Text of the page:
Over the past couple of days, solar stocks have shaken off the dust that’s held them in place for months.
That’s a real shift in the tide, since investors had reasons to sour on solar —including Congress’ infrastructure bill delays and supply chain bottlenecks that saw critical components stuck in ports.
Add in soaring commodity costs … and you can see why investors looked elsewhere.
But that’s changing.
One catalyst may be that 200 countries are meeting in Glasgow, Scotland, from Oct. 31 to Nov. 12 to discuss climate change and policies addressing it.
It’s called the COP26 Climate Summit — sponsored by the U.N. It’s a chance for these countries to make good on their previous pledge to deliver $100 billion PER YEAR in climate funding.
- And even before the conference begins, there are rumblings that a principal focus will be placed on solar.
Sure, $100 billion a year buys a lot of solar panels. But that’s not all solar has going for it.
Here are three reasons why I’m looking on the sunny side of solar …
Reason 1: Costs Are Falling
The cost of solar has fallen 89% since 2010, and 13.1% between 2018 and 2019 alone.
Here’s a chart of the levelized cost of energy (LCOE) of various electricity sources through 2020:
Just to show nothing goes in a straight line, the cost of solar has gone up this year. That’s due to the rising cost of inputs like silicon, which is in short supply.
As a result, costs are up an average of 2% in Q2 compared to Q1, and up 20% over a year ago.
When will the silicon shortage end? Estimates vary, but chipmaker STMicroelectronics suggests the silicon chip shortage could last well into 2023.
You know what happens when supply can’t keep up with demand – prices go up!
Nonetheless, compared to most energy sources, solar is very competitive.
Reason 2: Installations Are Booming
According to BP (NYSE: BP), total global solar installations have grown from 0.65 gigawatts (GW) in 2000 to 40.1 GW in 2010 and 708 GW in 2020. That’s enough to power 116 million U.S. homes.
Globally, new projects are being rolled out all the time …
China just announced construction on the first phase of a massive “energy park” in the desert, comprising 100 GW of wind and solar. To put that in perspective, 100 GW is more than ALL the wind and solar energy that India has installed … so far.
In the U.S., private companies including General Motors (NYSE: GM) are building expansive solar arrays to power their factories. GM just signed a power purchase agreement for a 180-MW solar project set to be constructed in Arkansas, which will send electricity to three GM plants across the Midwest.
Reason 3: The Sky’s the Limit
The plummeting cost of solar has caught utilities on the back foot because they plan their power sources many years in advance.
So, while solar is very cheap, it’s not widely used, as this next chart demonstrates:
That’s plenty of room for growth there.
In fact, the U.S. Department of Energy (DOE) recently said that although solar was the fastest-growing renewable energy source in the nation over the past decade … the rate of growth must accelerate to reach decarbonization goals.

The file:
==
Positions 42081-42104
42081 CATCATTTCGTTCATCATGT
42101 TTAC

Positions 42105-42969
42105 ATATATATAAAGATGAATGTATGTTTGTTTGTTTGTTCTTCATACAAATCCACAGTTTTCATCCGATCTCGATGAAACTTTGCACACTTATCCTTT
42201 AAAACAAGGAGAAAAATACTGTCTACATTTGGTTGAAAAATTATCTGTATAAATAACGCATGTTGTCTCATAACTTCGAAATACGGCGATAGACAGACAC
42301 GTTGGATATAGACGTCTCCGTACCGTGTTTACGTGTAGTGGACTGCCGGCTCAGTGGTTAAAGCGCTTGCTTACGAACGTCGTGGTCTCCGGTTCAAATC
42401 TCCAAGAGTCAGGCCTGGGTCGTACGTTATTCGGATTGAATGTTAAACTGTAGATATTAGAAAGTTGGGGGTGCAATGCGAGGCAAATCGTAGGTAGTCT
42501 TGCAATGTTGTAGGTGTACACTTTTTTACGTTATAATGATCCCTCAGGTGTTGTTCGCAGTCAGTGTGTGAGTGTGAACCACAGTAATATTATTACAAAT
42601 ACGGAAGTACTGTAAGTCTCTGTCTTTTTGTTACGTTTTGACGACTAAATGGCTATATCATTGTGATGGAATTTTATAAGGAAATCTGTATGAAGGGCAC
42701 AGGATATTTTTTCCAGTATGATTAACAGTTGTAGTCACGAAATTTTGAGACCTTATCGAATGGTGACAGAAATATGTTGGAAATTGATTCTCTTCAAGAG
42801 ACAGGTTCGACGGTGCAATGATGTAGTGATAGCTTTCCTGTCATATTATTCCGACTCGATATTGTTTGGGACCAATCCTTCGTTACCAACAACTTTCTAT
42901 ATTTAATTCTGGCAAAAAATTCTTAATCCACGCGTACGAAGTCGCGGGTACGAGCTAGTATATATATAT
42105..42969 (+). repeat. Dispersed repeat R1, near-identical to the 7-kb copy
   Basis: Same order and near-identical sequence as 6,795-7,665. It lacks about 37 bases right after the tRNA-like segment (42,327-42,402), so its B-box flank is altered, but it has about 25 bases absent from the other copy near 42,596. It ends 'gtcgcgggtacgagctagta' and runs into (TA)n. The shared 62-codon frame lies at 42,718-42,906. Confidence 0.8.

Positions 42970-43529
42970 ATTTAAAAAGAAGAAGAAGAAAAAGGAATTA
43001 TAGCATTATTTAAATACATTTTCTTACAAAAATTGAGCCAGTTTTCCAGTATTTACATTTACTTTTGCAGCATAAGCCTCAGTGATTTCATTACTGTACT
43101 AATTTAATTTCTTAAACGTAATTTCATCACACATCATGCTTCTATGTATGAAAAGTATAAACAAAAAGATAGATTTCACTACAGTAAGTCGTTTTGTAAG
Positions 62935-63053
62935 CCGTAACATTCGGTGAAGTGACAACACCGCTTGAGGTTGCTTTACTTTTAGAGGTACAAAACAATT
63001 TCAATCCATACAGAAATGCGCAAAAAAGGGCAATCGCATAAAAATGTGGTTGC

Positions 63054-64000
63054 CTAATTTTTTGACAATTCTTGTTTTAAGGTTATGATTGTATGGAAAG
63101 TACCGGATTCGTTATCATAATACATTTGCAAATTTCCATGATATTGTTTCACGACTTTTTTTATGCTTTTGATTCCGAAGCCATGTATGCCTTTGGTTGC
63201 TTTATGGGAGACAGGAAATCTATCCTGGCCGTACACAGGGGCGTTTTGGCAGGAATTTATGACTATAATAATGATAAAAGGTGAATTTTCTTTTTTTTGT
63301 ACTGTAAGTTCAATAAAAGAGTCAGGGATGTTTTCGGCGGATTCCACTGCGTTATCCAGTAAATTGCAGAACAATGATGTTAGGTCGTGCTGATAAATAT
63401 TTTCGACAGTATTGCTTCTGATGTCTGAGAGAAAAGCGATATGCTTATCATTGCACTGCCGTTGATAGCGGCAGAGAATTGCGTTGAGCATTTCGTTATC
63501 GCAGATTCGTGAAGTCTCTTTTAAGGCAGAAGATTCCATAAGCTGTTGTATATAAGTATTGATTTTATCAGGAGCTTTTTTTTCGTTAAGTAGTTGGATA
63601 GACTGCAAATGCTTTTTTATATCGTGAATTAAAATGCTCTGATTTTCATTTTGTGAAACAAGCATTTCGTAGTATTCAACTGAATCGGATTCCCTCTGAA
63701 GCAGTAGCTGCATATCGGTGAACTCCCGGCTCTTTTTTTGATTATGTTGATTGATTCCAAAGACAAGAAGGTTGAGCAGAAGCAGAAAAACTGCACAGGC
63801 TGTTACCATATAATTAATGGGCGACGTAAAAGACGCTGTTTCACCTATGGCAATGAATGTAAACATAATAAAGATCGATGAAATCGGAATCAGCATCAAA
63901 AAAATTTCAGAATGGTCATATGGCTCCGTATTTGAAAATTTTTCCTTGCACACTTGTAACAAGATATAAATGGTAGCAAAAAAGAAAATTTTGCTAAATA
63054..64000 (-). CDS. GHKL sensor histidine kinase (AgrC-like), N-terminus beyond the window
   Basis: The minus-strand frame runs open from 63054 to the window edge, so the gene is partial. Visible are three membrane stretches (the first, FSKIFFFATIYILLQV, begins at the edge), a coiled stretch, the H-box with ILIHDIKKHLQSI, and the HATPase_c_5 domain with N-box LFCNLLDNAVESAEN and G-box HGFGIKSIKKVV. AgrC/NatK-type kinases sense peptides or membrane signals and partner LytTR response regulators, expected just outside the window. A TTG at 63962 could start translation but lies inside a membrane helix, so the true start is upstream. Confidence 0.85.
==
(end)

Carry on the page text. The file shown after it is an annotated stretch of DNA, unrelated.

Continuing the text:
The DOE said that “solar deployment would need to accelerate to three to four times faster than its current rate by 2030.”
To get there, the Biden administration proposed several financial incentives for solar last month, including extending tax credits for solar and other renewables at a projected cost of $200 billion over the next decade.
The White House also wants a $150 billion Clean Electricity Performance Program (CEPP) to subsidize electric utilities that increase the share of solar.
- The DOE says solar energy can produce up to 40% of the nation’s electricity within 15 years, representing a 10-fold increase of current solar output that would require massive changes in U.S. policy and billions of dollars in federal investment.
The DOE estimates solar could grow from its current level of 3% of generation to over 40% by 2035.
2 Ways to Play the Solar Boom
The easiest way to get in on solar before it flares again is by buying an investment that gives you broad exposure to the overall industry.
You can do that by buying an ETF like Invesco Solar ETF (NYSE: TAN).
TAN has an expense ratio of 0.69%, and like many of the solar stocks it holds, it is starting to blast off.
TAN is trading just below $90. The next stop on the way up is the high from July near $92.
But I think that level won’t be much more than a speedbump as TAN shifts into higher gear, headed toward my price target of $112. That’s about 24.4% above the current price.
The other way to play it is to find individual stocks with even more potential.
I can name two.
In fact, I just recommended a pair of power-packed solar picks to my Supercycle Investor subscribers on Wednesday.
I can’t give out the recommendations here, but if you’d like to learn more about the service, I have one more recommendation — that is, for you to join us. Call 855-278-9191 to learn more.
And, as always, if you’re doing this on your own, be very careful. It would be terrible to own a solar stock that wilts when industry leaders are soaking up the sun.
All the best,